Medicaid is a federal- and state-sponsored health insurance program that helps individuals who can’t afford medical care pay some or all of their medical bills. Medicaid is available only to certain low-income individuals and families who fit into an eligibility group that is recognized by federal and state law. Medicaid does not pay money to individuals; instead, it sends payments directly to participating health care providers. Depending on the state’s rules, individuals may also be asked to pay a small part of the cost (copayment) for some medical services.
Medicare Supplement/Medigap Insurance
Medicare supplement or Medigap policies typically cover the coinsurance and deductible amounts after Medicare pays its portion. In New York State, individuals enrolled in Medicare (even those with Medicare due to a disability and under age 65) can purchase a Medigap policy at any time; people cannot be turned down or charged higher premiums due to poor health. There are several standard Medigap policies that are offered by several different insurance companies.
Individuals can use their savings or other personal resources to pay for long-term care. Are you ready to get the process started? Contact our admissions team.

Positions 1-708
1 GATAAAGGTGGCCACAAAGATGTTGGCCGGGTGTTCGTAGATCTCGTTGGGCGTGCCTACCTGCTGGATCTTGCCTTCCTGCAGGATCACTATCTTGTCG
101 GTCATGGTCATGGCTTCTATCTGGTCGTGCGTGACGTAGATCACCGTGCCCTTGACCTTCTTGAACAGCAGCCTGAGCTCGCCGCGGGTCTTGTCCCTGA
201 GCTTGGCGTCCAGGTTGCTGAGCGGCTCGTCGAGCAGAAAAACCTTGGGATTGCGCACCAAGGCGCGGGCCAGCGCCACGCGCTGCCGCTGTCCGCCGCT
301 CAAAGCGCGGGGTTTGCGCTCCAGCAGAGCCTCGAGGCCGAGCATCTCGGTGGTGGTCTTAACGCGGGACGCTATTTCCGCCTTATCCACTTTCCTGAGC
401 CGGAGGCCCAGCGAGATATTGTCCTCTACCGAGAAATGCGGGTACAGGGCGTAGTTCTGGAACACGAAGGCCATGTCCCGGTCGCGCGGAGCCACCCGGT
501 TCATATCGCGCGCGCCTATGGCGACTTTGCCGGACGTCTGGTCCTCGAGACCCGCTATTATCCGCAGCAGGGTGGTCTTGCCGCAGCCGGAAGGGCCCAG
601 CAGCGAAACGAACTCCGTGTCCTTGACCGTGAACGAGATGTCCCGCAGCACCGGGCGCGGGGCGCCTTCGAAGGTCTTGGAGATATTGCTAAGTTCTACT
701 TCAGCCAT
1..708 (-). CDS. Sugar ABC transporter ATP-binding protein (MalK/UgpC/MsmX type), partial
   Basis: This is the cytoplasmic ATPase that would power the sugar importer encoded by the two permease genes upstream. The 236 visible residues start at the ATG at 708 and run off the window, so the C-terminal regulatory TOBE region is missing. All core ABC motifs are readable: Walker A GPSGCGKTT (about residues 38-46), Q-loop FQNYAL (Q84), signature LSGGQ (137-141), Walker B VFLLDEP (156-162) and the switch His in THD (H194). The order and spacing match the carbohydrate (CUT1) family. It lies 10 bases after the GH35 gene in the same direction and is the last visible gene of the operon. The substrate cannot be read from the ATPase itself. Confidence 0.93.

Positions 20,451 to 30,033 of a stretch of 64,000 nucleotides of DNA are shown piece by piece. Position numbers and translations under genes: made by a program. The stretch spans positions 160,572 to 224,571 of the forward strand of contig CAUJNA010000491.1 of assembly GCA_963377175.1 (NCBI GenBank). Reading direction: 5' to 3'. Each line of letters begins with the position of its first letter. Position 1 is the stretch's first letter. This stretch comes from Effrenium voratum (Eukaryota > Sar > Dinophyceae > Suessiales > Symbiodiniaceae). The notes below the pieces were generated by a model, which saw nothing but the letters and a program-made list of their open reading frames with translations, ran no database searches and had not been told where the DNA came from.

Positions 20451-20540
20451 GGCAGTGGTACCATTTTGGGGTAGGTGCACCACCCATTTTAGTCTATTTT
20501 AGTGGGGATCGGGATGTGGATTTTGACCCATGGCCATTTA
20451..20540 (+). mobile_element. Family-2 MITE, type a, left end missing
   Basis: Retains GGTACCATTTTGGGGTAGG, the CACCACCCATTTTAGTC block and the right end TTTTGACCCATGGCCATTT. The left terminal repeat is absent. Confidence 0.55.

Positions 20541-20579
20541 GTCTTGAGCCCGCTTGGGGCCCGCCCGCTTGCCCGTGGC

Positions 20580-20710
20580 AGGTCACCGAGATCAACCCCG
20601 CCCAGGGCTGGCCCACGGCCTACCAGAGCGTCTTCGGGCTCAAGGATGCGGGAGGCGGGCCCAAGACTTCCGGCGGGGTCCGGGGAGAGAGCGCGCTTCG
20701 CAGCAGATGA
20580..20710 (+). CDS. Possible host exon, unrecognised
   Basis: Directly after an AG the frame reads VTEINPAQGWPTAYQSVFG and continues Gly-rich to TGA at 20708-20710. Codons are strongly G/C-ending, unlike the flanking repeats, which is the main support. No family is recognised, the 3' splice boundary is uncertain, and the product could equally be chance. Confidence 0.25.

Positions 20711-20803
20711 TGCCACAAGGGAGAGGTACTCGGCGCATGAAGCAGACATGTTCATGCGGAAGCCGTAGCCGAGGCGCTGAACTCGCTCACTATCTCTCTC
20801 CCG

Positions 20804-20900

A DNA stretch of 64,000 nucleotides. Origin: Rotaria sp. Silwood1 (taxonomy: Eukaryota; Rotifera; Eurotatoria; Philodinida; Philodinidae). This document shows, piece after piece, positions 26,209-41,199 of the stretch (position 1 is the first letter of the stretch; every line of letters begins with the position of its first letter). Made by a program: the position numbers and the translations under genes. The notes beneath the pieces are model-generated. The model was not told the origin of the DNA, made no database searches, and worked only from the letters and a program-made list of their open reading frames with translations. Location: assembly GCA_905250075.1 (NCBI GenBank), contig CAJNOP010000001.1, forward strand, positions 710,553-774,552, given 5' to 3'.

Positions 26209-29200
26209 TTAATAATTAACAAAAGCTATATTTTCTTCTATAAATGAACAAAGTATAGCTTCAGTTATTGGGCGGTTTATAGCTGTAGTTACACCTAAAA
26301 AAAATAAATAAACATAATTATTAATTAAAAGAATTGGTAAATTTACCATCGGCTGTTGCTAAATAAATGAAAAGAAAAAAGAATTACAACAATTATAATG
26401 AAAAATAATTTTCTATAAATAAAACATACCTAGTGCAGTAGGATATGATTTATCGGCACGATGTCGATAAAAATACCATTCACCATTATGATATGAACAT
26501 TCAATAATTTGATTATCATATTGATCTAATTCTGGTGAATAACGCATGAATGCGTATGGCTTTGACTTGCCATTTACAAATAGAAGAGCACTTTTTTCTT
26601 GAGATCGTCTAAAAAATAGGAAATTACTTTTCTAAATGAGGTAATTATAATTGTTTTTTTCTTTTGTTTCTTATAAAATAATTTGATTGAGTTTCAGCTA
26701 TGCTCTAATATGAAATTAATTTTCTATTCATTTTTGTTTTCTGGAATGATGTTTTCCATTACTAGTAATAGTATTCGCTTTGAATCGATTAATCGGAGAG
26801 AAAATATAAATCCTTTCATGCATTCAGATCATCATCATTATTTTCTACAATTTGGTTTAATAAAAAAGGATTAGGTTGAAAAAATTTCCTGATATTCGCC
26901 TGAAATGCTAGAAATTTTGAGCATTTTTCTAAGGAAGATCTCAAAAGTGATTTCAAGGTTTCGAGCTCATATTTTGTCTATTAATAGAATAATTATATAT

Medicare is the national health insurance program for people age 65 or older, some individuals under age 65 with disabilities, and people with End-Stage Renal Disease (ESRD), which is permanent kidney failure requiring dialysis or a kidney transplant.
Generally, Medicare pays for only a very limited part of long-term care services. Medicare will pay only for a medically necessary skilled nursing facility or home health care, and only on a part-time or “intermittent” basis.
Long-Term Care Insurance
This type of private insurance policy can help pay for many types of long-term care, including both skilled and non-skilled care. Long-term care insurance coverage can vary greatly. Some policies may cover only nursing home care. Others may include coverage for a whole range of services, such as care in an adult medical day center, assisted living, medical equipment or formal and informal home care.
Long-term care insurance premiums vary, depending on age and health status at the time the policy is purchased and on how much coverage is requested. Individuals must be in general good health when purchasing a policy. For this reason, it would be better to secure long-term insurance at a younger age when premiums are lower. If this is done, a periodic review is advised to make sure the policy covers current and future long-term needs. Those looking at long-term care insurance should talk with a family member, insurance agent or financial advisor to determine the best approach.